Mental health conditions represent a serious on-going difficulty across aspects of everyday life. Those registered with the Disability Support Service have been identified as requiring special assistance to enable them to manage their academic and vocational goals successfully.

Poor mental health affects our ability to cope with and manage our lives, particularly during personal change and through key life events, and decreases our ability to participate fully in life. Many mental health difficulties are temporary, responding to medication, therapy, and rest. Some people may experience more long term difficulties which have periods or relapse/remission or may be permanent. 

There is a wide range of mental health difficulties that affect your mood, thinking and behaviour. Types of mental health diagnoses include: depression, anxiety, eating disorders, obsessive compulsive disorder, personality disorders, and schizophrenia. Mental health difficulties can affect a student’s ability to live their day-to-day life.

Students with Mental Health Difficulties may experience one or more of the following difficulties:

  • This student’s disability may require medication, which can affect concentration.
  • This student’s condition may be variable and (s)he may experience periods of particular difficulty.  This may require some understanding and flexibility.
  • May miss information due to inability to concentrate during class.
  • May be unable to organise time effectively.
  • If absent from College this student may be unable to complete assignments on time.

What can Lecturing Staff do to support these Students?

  • This student’s condition may impact on his/her ability to attend lectures, complete assignments on time and study to the same level as other students (if absent for prolonged period due to depression).  If this happens please give clear guidelines to the student on areas for revision, essential texts to read, important lectures in the module etc.  This will ensure that this student is utilising his/her available time productively.
  • On occasion this student may require extra time to complete assignments.  This should be pre-agreed with the student and a new deadline should be set for the assignment.
  • This student should have access to lectures notes electronically if absent from College.
  • Provide reading lists in advance to facilitate early reading and planning.  Indicate the most important books on a reading list.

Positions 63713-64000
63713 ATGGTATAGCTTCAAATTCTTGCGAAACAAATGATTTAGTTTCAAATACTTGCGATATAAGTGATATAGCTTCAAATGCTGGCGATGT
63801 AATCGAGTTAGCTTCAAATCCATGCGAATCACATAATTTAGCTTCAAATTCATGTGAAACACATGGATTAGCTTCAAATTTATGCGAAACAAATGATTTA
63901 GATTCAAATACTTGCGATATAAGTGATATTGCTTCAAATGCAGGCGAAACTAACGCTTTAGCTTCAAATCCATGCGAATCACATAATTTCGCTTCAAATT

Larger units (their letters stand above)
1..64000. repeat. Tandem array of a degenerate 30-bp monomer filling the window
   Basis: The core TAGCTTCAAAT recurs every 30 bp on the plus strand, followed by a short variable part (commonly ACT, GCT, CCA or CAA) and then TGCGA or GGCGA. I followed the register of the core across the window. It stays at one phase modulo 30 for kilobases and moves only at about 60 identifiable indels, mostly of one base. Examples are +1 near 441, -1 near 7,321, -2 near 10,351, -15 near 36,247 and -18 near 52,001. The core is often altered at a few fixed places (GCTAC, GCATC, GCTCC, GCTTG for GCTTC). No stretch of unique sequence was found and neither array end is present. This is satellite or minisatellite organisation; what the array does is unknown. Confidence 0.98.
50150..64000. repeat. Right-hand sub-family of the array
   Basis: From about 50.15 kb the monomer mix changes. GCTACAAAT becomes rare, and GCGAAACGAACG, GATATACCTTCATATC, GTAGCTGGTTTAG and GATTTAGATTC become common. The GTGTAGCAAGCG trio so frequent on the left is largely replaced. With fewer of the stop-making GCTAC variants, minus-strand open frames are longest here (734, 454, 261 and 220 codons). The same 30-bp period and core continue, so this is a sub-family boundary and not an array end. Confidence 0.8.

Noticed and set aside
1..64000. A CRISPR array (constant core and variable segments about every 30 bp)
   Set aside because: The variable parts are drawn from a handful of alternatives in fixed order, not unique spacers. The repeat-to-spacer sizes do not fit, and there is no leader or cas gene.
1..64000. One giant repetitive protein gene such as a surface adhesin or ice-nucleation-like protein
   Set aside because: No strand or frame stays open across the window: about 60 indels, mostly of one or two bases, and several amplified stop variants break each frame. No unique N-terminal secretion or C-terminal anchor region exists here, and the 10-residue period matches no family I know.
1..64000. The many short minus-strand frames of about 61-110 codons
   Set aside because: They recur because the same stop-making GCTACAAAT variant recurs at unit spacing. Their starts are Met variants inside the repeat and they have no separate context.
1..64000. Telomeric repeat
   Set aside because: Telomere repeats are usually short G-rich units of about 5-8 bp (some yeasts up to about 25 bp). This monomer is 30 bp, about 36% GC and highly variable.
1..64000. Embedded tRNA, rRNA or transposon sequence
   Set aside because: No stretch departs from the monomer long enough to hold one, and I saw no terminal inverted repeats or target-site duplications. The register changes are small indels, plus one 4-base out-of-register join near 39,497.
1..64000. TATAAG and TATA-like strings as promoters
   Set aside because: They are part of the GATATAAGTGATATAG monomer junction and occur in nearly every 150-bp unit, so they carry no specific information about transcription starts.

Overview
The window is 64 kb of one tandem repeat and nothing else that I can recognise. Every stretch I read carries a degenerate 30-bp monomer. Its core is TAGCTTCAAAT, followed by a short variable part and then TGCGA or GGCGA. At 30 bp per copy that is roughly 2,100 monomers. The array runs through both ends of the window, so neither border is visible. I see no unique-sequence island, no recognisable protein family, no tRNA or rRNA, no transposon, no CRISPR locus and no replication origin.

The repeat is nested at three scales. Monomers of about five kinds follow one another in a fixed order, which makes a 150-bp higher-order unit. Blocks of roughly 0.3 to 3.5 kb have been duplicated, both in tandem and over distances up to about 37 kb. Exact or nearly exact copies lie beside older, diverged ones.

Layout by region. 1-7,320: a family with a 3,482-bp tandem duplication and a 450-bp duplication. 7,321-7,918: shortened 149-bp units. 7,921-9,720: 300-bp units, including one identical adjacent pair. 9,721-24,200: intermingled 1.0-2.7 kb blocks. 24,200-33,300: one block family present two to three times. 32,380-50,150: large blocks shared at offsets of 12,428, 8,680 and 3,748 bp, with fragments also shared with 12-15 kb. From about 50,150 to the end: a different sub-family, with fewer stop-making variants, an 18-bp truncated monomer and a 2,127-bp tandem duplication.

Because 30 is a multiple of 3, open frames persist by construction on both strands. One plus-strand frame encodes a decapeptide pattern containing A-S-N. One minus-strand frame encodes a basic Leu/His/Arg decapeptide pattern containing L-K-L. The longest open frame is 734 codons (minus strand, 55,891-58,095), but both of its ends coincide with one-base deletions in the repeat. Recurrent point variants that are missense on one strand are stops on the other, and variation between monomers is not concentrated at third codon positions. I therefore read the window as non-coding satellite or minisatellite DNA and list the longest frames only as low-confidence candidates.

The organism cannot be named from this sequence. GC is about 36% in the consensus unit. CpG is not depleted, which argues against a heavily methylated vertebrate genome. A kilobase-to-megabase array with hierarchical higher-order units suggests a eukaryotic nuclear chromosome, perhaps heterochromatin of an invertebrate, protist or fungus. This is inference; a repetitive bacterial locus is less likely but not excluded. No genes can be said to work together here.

• The combined effects of medication (where applicable) and the disturbed sleeping patterns of many people with depression, can affect a student’s ability to participate and to keep up-to-speed with College work.  Flexibility around deadlines is recommended.

Useful Websites:      

Download a copy of this information: Mental Health Conditions Information

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Neurological Conditions

What is a Neurological Condition?

Neurological Conditions include a large number of conditions and illnesses, which may have an impact on a student’s ability to achieve their academic potential. There are many examples including epilepsy, multiple sclerosis, chronic migraines, Parkinson’s Disease and so on. There are a huge number of conditions and disabilities which come under this category; one of the most common such conditions is epilepsy.

Epilepsy

Epilepsy is a neurological condition defined as a tendency to have recurrent seizures, the term seizure is preferable to fits. Seizures are a symptom of the condition not the cause. There are many types of epileptic seizures, which may be generalised (involving the whole of the brain) or partial (where only part of the brain is involved).

When a person experiences a major convulsive seizure he or she will lose consciousness completely and fall to the floor. An observer can help by cushioning the head, and after the seizure put the person into the recovery position. Do not push anything into the person's mouth. In a non convulsive seizure, there is very little that an observer needs to do, other than guide the person away from any danger if he or she is wandering and gently reassure the person after the seizure has finished.

Photosensitive epilepsy is a form of epilepsy where seizures are triggered by flashing/flickering lights and certain patterns. However, there is only a very small percentage of people with photosensitive epilepsy who are sensitive to VDU screens. For people who are sensitive to VDU's it is possible to obtain VDU screens which do not flicker.

Some people have brief seizures of five to fifteen seconds known as absences. These do not usually cause the person to lose muscle tone and you may not even notice anything, but you may get the impression he or she is not listening to you or is daydreaming. It can mean that the person misses several parts of a sentence or lecture and therefore finds a session confusing because of inadvertently missing key points.

Students with epilepsy may experience one or more of the following difficulties:

  • Stress caused by anxiety of sudden seizures due to uncontrolled epilepsy.
  • Poor concentration due to absences and disorientation after seizures.
  • Isolation, fear of prejudice from peers.

What can Lecturing Staff do to support these Students?

  • Ensure students safety in Labs etc by discussing student’s needs relating to equipment.
  • Encourage communication.
  • Respect confidentiality.

Useful Website: